By Martin Matishak - 06/16/14 10:48 AM EDT
Officials from the United States this week could confer on the ongoing crisis in Iraq with representatives from the Iranian government as the two sides meet for nuclear negotiations in Vienna.
Both countries have been caught off guard by the lightning-fast march of Islamic extremists across Iraq. The al-Qaeda linked group, the Islamic State of Iraq and Syria, has captured two major cities and a major town in the country, and its forces are reportedly within 100 miles of Baghdad.
CBS News reported on Monday that the chief of Iran’s elite paramilitary Quds force is in Baghdad along with a group of Iranian fighters.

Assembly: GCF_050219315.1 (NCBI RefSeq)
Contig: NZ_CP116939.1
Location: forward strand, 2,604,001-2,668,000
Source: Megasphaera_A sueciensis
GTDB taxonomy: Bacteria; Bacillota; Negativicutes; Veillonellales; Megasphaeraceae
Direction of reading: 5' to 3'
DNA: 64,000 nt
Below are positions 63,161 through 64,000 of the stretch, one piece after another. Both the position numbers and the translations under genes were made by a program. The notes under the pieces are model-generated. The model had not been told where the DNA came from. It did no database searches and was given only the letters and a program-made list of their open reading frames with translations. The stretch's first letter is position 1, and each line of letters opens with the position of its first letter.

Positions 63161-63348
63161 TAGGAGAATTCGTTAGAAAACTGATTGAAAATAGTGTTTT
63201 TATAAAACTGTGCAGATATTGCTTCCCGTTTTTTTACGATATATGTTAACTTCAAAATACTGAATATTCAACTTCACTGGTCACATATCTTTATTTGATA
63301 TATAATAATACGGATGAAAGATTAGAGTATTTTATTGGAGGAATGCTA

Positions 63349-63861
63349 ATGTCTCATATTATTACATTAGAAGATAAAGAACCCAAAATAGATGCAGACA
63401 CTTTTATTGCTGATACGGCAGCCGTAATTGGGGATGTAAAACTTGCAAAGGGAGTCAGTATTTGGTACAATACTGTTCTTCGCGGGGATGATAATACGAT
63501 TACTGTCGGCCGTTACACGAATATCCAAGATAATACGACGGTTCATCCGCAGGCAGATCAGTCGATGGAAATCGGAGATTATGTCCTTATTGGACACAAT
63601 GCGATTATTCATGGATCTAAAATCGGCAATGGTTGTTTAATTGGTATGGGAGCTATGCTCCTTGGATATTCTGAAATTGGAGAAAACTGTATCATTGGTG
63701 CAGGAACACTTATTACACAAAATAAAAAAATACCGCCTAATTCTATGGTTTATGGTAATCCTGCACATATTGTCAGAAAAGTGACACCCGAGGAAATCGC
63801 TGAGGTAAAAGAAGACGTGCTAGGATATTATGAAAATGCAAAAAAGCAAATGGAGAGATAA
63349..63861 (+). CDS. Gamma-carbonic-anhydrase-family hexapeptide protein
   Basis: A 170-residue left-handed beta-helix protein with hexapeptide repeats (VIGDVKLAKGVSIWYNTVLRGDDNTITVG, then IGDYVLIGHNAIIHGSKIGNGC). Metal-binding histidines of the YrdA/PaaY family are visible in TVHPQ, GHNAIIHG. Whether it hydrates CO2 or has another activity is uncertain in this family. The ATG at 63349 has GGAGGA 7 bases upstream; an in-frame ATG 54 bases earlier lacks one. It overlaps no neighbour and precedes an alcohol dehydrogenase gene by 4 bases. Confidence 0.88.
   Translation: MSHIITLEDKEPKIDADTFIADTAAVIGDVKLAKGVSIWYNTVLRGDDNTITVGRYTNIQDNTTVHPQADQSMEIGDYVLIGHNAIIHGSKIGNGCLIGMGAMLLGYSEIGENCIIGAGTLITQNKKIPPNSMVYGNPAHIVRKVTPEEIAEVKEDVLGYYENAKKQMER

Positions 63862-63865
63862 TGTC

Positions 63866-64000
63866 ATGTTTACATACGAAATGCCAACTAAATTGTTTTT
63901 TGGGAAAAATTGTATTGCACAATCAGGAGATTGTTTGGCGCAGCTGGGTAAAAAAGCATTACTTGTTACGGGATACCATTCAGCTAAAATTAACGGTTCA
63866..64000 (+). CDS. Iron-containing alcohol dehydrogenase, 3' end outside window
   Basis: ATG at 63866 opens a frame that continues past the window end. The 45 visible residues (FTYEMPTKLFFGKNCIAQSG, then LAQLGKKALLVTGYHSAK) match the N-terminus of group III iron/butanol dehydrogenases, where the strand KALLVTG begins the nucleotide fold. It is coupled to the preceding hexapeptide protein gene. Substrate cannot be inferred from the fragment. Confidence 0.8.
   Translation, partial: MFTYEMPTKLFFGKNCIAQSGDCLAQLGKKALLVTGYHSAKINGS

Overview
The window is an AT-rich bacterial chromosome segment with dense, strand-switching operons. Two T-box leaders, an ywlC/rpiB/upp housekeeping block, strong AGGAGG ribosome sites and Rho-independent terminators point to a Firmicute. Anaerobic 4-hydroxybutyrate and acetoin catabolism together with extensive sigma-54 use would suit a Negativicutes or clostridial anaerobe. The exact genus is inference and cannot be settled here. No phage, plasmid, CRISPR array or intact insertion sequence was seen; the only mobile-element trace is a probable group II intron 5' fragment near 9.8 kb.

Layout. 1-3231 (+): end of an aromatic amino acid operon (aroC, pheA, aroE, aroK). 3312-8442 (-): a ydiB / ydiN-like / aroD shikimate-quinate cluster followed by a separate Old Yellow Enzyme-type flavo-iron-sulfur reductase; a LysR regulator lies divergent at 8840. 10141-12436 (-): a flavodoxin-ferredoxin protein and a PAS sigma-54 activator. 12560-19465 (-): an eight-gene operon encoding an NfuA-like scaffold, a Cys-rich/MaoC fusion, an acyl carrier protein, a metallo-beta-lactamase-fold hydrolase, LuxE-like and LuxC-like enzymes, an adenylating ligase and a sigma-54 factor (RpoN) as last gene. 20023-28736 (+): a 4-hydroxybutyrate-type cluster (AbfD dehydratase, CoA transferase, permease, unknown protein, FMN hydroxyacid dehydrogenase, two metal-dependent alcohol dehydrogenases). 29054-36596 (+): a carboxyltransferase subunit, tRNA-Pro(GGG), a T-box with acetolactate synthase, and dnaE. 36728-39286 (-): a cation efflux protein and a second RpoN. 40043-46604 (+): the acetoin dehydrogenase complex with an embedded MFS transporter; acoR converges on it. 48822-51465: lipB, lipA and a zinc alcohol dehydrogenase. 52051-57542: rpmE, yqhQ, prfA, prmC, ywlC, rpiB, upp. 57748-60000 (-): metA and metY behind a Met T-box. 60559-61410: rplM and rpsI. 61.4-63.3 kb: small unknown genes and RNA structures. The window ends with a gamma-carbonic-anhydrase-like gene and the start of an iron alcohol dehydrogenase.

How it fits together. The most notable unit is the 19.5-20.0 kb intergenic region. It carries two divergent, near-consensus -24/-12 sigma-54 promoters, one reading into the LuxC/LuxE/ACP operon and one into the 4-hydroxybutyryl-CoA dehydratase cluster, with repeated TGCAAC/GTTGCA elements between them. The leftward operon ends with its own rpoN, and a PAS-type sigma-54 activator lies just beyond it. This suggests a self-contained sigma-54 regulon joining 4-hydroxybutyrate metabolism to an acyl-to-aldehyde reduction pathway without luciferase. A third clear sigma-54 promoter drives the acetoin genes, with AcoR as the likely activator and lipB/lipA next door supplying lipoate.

Secretary of State John KerryJohn KerryUS climate chief's goal: ‘Set in motion’ climate work over next five years Trump's VP: Top 10 contenders Peace equality and stability for religious minorities MORE on Monday did not reject the idea of working with Iran to quell the uprising.
“Let’s see what Iran might or might not be willing to do before we start making any pronouncements,” Kerry told Yahoo News.
On Sunday Sen. Lindsey GrahamLindsey GrahamNever Trump voices face tough decision Trump: GOP critics can come back after my 'two terms' Graham: GOP has 'lost its way' on Trump MORE (R-S.C.), who has called for airstrikes to halt the militant group’s progress, said cooperation with Tehran might be necessary to stabilize Iraq.
“We’re going to probably need their help to hold Baghdad,” he said on CBS’s "Face the Nation."
The nuclear negotiations are set to run Monday through Friday.